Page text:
Be ruthless in decluttering your schedule

Simplicity and sustainable living aren’t just about decluttering your closet and not filling it back up again. They also are about making a schedule that’s right for you and that fulfills your values and aligns with your priorities. It took a long time, but I’ve been able to arrange that. It has meant leaving a job I really believed in, but where I was on-call 24/7 every other week and where my commute was eating up two hours of my day. I work close enough to home now that I can bike to work and my total commute is still just over half an hour. (That one was a two-fer: I got time back and decreased my carbon footprint!) But it took me three years of applying to jobs and interviewing to do it.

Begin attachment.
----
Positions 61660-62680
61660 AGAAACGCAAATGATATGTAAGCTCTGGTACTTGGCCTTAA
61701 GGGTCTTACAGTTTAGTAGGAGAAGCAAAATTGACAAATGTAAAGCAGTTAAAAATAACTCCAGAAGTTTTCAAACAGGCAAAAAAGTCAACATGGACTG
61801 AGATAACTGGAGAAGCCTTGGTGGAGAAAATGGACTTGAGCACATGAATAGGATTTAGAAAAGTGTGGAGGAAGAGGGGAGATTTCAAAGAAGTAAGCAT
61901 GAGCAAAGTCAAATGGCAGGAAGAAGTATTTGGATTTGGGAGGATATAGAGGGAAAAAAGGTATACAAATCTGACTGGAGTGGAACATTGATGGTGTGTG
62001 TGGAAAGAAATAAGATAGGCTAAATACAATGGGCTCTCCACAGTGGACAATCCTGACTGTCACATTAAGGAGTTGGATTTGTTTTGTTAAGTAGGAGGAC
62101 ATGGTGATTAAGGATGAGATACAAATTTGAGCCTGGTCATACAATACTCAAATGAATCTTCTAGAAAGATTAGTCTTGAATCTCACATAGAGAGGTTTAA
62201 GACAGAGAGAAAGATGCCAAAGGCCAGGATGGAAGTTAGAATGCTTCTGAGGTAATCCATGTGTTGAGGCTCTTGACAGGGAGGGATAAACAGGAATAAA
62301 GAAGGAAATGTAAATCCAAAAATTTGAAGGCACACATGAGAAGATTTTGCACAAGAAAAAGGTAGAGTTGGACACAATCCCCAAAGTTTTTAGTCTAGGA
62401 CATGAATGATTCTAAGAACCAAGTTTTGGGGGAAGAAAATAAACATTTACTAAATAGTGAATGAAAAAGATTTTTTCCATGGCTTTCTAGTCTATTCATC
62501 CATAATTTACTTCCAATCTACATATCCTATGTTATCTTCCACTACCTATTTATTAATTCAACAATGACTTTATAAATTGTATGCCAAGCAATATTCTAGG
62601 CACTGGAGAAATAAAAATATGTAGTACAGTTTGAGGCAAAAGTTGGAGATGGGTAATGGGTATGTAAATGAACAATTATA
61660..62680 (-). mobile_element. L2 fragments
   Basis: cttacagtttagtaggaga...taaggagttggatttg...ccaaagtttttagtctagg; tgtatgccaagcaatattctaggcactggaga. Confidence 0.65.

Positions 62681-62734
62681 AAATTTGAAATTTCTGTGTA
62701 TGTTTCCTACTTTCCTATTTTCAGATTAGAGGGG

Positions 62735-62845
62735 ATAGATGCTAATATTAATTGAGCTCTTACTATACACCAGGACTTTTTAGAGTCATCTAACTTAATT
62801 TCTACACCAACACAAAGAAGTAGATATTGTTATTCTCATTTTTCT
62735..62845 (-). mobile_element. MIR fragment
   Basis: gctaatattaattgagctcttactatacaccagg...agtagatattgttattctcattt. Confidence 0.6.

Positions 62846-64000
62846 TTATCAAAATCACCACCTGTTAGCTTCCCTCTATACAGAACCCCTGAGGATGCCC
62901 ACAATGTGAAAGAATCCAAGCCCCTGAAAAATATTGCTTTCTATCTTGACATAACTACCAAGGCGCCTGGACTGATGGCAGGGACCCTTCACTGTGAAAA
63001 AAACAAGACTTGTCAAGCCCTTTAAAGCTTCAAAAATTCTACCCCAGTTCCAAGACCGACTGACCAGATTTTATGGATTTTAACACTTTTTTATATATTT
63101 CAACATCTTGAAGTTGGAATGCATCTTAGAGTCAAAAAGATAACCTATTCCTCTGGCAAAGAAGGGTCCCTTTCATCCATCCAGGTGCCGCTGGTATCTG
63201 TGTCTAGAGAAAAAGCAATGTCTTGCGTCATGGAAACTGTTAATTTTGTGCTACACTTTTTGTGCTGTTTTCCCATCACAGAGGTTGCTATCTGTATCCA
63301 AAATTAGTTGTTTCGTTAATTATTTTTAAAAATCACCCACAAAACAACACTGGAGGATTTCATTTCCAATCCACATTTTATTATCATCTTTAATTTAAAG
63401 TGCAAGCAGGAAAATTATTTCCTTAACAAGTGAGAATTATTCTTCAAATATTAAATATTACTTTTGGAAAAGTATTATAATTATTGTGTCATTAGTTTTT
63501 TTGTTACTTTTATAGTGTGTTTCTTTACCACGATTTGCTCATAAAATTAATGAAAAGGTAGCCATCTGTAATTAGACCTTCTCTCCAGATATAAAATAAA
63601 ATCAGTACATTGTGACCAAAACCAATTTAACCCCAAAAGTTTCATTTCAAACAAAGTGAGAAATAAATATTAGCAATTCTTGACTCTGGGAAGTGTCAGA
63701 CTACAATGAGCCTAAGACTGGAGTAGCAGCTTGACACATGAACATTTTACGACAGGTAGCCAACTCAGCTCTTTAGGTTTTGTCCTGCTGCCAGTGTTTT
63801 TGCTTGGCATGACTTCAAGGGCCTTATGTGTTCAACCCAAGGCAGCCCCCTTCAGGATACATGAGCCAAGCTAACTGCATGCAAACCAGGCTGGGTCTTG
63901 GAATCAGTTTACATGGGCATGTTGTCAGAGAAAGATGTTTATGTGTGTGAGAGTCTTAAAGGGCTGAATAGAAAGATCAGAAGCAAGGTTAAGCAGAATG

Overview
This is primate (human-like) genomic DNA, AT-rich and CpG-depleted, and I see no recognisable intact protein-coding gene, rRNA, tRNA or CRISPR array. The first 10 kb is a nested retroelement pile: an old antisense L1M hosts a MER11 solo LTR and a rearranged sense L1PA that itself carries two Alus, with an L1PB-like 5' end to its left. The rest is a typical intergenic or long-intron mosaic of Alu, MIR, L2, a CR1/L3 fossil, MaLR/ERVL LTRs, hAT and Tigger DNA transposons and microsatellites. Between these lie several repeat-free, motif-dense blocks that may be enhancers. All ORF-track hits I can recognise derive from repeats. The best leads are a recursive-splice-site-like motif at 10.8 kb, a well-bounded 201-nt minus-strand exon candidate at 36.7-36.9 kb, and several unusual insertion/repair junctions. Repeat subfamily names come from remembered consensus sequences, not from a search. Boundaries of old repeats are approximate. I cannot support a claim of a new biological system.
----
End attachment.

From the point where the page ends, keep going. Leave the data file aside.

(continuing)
It has also meant saying no to friends when they want to hang out. I’ve had to be choosier about which invitations we can accept, but talking to my friends and partner (http://www.slowsimplelife.com/2016/07/slow-steps/) ahead of time have really helped. They know from all the complaining I did before just how much it has bothered me that I haven’t been able to do all the things that I’ve wanted. And because they love me and want me to be happy, they’ve been understanding when I can’t do something. Do I feel like I’m missing out sometimes? Yes, of course. But I’m also grateful for the opportunity to do what I truly value. 

Make things from scratch

food itemsThis might seem like it goes against the time-consuming rule, but it really doesn’t. I find it’s easier, cheaper and faster to do a big batch of shopping and cooking once a week. You can make dishes ahead of time and freeze them for later in the week. And it’s less time-consuming and less expensive than running to the store every time you’re out of certain ingredients. This helps you save money and cut down on things that come in plastic, plus it saves trips to the store. Luckily we can walk, but many people have to get in the car and drive.